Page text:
Museum collections are an extremely valuable resource for recording the history of populations of bee species. Physical insect specimens are essential for 1) morphological identification of species, 2) recording when adults are active during the season, 3) where the bees were found, and 4) what flowers they were visiting. All of this provides rich historical data of bee populations over time. However, some data can be sparse, sometimes inaccurate, or incomplete because identifying bees is difficult and often different species look very similar to each other. Furthermore, collecting only a few specimens each year does not provide an estimate of the size of the population at that time.

Research using genetic information has dug deeper into the history and evolution of insect species. Often species show signs of genetic change or differentiation that cause speciation well before the show obvious changes in morphology. What if we could access this information from rare or extinct bee species, now only found in museums, to get a better understanding of the structure of the tree of life?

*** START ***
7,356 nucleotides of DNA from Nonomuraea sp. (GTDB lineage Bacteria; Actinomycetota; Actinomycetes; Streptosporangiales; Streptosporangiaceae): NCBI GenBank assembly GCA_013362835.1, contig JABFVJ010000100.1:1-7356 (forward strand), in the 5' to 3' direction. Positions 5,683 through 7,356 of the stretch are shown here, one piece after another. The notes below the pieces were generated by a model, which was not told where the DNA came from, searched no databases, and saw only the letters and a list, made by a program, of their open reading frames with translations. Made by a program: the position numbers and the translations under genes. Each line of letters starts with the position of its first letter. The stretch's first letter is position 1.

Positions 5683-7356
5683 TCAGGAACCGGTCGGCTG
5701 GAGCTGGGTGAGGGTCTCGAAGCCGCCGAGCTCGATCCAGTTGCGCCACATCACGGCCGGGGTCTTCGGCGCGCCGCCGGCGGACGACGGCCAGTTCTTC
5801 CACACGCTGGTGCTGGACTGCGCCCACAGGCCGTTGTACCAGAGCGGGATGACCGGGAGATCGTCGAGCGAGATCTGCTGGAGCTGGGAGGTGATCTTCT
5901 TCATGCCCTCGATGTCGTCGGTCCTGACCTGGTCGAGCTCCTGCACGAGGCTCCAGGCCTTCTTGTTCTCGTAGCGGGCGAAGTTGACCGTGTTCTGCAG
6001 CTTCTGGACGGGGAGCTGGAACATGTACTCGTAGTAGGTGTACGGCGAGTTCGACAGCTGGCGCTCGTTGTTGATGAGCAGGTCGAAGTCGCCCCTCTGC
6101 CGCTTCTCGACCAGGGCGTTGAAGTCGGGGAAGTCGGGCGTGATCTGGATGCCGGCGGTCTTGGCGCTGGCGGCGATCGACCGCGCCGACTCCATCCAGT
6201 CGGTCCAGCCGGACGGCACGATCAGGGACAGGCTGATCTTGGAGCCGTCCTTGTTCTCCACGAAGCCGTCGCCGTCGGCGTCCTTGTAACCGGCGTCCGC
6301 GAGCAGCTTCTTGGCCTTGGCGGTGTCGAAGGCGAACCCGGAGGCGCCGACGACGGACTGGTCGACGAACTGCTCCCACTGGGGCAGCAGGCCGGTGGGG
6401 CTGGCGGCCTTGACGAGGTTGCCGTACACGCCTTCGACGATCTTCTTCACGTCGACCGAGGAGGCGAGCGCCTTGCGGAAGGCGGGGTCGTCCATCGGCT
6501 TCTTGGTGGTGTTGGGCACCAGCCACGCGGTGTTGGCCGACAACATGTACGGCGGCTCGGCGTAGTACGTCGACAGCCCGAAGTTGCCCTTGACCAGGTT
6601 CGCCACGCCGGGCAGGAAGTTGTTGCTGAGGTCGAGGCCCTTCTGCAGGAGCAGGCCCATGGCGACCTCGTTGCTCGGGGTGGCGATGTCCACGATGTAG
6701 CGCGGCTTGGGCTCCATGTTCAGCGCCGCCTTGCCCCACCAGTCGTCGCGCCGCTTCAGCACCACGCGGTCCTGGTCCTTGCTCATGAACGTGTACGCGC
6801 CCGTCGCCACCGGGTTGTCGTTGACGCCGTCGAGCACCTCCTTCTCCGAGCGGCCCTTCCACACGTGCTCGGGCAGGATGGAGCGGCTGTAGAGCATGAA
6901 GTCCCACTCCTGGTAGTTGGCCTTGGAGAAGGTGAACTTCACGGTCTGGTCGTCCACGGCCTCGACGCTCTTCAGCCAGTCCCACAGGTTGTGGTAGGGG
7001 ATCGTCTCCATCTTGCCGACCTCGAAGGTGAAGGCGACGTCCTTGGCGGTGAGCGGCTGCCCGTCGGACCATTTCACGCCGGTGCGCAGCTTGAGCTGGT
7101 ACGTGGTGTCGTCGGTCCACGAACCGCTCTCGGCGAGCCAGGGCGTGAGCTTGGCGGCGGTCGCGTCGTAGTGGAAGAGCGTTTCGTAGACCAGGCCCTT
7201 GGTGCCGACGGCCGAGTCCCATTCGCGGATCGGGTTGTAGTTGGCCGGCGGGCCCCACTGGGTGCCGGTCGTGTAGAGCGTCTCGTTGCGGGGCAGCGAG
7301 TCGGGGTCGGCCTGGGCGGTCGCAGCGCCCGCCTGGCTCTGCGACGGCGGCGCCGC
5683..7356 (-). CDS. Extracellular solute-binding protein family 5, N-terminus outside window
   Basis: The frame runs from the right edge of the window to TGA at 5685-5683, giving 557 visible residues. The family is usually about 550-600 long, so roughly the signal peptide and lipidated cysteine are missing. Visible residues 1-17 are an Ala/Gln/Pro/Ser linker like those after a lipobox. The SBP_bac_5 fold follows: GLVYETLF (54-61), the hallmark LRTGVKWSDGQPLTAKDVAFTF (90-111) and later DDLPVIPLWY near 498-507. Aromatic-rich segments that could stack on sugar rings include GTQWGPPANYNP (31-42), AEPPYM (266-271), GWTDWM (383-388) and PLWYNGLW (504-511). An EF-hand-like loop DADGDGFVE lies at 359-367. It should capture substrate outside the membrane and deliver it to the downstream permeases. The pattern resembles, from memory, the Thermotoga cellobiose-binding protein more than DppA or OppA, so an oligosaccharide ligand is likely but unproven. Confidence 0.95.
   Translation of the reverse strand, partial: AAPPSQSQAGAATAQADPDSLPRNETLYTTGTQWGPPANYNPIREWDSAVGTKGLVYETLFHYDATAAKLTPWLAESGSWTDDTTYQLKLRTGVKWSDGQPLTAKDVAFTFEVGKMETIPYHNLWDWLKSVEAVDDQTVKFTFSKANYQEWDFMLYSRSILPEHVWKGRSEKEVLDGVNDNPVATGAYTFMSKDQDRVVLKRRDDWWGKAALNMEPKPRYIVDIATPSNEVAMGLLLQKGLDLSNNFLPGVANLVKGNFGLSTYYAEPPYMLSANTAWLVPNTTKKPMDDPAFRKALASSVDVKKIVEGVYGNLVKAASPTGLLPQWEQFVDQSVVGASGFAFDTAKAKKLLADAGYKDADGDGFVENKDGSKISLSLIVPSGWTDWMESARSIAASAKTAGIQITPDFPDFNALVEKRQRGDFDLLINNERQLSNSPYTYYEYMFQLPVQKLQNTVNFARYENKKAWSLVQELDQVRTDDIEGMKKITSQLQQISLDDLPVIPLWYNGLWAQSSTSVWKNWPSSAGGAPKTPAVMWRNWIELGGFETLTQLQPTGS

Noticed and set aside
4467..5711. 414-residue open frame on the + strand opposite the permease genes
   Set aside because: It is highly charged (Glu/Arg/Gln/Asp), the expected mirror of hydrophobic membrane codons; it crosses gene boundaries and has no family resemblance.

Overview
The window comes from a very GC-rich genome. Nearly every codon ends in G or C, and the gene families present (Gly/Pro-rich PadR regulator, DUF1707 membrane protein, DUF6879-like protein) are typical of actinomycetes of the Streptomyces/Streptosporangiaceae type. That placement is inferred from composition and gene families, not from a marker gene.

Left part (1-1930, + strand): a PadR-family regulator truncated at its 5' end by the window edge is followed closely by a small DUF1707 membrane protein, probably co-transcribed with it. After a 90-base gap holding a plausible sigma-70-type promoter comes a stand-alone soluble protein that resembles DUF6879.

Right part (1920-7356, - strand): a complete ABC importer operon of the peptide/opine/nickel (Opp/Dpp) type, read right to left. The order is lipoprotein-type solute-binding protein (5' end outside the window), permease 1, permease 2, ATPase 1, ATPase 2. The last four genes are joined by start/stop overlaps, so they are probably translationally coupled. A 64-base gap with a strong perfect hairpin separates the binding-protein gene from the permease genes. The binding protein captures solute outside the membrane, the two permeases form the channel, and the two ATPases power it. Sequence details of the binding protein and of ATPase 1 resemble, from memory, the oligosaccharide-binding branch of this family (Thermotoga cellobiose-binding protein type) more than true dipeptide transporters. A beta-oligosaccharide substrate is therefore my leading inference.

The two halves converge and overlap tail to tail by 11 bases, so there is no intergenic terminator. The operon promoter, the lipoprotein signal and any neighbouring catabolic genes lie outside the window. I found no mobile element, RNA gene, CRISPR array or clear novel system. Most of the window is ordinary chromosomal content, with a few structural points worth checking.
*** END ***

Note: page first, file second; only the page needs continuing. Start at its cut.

Also, we are concerned for the status and health of bee populations all over the globe. But because studies of bee population sizes and bee disease have only begun recently, we have very little to compare to from the past to find evidence of change. Genetic studies can actually determine measurements of population size from small numbers of samples when comparing populations in the same region. Also, using genetic information is the most accurate way of detecting diseases and pathogens. Therefore, museum bee collections may be the only way to estimate bee population sizes and disease prevalence in the past.

We are currently conducting a study to determine what genetic information can be accessed from museum curated bees, while causing little to no damage to the specimens (Fig. 1). Our study includes developing detailed and specific methods for how to extract and purify DNA from museum bees, and what the overall quality of this DNA would be (because it does degrade over time). We are then testing this DNA to determine if we can use genes for resolving taxonomic differences and detecting diseases. Finally, we are using the most current next-gen sequencing techniques to find out if we can determine population size and structure from the past. These methods we are developing are the first step in opening a new door to a wealth of information about the history of our planet.

Written by Anthony Vaudo, Postdoc in the López-Uribe Lab


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